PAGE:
Tomas Koeck- Presently working on a degree at Sacred Heart University in Communications, Tomas has published works in TAMRON Optics, Connecticut Audubon Society, the Easton Courier, and others. He is also featured on some of the most prestigious Instagram wildlife photography platforms such as Elite Owls and Elite Raptors. Tomas is also currently sponsored by TAMRON lenses and is a photojournalist working on a nature documentary for Vision Project.

 

 

Adopt a Purple Martin Gourd

Photos by Frank Mantlik

Help our conservation efforts by adopting a Purple Martin gourd! Your adoption will help the Connecticut Audubon Society maintain the structures and continue our effort to protect Purple Martins.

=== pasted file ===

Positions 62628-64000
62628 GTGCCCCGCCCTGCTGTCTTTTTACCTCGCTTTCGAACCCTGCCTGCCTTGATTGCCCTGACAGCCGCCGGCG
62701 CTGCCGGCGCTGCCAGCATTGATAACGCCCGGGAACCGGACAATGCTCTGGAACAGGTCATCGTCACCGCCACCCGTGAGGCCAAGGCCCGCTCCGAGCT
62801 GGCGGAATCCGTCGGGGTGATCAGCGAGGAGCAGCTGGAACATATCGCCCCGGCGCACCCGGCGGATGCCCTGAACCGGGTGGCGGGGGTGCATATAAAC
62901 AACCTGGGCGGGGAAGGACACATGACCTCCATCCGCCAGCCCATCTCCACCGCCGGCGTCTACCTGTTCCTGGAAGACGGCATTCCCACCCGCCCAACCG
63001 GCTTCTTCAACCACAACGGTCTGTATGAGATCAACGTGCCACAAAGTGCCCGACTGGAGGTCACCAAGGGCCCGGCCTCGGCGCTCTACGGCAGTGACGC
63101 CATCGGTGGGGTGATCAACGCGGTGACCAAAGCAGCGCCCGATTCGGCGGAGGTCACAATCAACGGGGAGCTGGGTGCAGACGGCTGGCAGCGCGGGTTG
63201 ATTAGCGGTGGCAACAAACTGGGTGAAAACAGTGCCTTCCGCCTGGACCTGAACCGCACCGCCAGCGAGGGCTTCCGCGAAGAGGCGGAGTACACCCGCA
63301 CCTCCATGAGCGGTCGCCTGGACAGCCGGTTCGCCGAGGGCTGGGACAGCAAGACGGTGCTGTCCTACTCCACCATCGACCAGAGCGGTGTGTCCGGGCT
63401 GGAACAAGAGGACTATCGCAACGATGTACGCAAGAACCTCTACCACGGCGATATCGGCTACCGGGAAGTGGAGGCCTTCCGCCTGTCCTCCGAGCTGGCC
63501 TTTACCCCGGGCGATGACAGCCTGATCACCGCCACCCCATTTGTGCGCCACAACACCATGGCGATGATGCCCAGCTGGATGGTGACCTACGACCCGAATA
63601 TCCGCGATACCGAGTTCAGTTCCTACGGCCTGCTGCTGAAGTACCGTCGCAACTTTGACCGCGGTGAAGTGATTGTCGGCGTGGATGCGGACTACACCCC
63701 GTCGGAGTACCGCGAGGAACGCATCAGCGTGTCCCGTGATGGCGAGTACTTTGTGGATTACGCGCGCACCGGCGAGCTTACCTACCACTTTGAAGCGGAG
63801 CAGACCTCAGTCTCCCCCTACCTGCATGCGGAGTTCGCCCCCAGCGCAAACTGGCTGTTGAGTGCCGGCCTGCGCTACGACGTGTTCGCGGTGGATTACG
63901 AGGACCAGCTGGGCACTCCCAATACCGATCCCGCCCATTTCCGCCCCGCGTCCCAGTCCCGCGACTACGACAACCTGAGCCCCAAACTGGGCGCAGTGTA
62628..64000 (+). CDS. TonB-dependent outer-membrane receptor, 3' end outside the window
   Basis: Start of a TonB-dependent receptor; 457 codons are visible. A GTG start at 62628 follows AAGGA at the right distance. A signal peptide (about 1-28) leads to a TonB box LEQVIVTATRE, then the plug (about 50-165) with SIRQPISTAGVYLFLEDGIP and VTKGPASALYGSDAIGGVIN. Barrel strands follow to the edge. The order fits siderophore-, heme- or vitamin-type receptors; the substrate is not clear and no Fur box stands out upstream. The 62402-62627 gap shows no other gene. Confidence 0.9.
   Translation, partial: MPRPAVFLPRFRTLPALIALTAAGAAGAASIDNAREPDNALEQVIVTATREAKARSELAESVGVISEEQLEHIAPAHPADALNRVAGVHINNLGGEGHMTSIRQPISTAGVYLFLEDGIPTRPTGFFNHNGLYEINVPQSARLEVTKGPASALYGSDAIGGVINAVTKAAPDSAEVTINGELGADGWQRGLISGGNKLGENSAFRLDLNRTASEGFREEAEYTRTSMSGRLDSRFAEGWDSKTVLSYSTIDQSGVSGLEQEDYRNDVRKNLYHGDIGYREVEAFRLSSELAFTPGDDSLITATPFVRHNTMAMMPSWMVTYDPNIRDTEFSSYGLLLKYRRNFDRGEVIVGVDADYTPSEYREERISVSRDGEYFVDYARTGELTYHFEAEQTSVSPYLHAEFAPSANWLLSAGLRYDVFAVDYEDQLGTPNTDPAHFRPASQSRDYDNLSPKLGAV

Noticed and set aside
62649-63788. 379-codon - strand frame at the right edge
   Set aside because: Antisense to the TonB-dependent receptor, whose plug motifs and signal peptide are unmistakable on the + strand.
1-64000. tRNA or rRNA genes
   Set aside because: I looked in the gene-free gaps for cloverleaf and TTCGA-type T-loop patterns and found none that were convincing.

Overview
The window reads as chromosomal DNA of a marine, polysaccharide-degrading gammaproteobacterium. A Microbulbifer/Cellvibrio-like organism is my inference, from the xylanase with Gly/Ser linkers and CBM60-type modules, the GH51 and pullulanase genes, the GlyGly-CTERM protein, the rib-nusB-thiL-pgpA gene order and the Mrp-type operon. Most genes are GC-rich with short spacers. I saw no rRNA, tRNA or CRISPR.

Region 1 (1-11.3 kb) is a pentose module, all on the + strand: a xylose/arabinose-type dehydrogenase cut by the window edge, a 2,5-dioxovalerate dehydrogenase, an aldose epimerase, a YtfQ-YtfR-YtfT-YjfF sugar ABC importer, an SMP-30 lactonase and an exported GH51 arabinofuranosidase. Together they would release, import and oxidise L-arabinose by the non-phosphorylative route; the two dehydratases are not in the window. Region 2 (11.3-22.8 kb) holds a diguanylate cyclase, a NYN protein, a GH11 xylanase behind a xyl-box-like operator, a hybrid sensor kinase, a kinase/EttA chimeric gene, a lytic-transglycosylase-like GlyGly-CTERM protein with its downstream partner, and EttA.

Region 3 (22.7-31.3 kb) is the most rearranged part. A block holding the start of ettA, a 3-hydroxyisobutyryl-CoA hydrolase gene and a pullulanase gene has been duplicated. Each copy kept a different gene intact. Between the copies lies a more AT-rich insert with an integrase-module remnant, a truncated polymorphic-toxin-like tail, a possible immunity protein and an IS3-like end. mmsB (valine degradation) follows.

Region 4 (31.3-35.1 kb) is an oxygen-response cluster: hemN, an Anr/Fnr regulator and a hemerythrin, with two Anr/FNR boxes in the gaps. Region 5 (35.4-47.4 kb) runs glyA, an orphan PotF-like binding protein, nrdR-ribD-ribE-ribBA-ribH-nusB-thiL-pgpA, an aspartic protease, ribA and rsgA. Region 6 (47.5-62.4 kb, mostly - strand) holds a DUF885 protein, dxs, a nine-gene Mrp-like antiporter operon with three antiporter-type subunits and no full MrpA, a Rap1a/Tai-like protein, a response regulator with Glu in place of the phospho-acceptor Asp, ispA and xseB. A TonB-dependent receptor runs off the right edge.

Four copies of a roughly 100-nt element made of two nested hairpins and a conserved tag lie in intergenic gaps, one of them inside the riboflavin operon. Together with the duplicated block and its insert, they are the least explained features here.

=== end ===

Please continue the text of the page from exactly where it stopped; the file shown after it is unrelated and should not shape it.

Purple Martins have declined in many areas nationwide, including Connecticut and New England. According to the Connecticut Department of Energy and Environmental Protection, competition with invasive House Sparrows and Starlings for nesting space, and pesticides poisoning their food supply, are contributors to their decline. They are considered a Threatened Species in Connecticut.

Purple Martins are completely dependent on human-made structures, either boxes or gourds, for their survival. Our colony is the third largest in Connecticut, and last year we had the most successful year with 170 chicks fledging!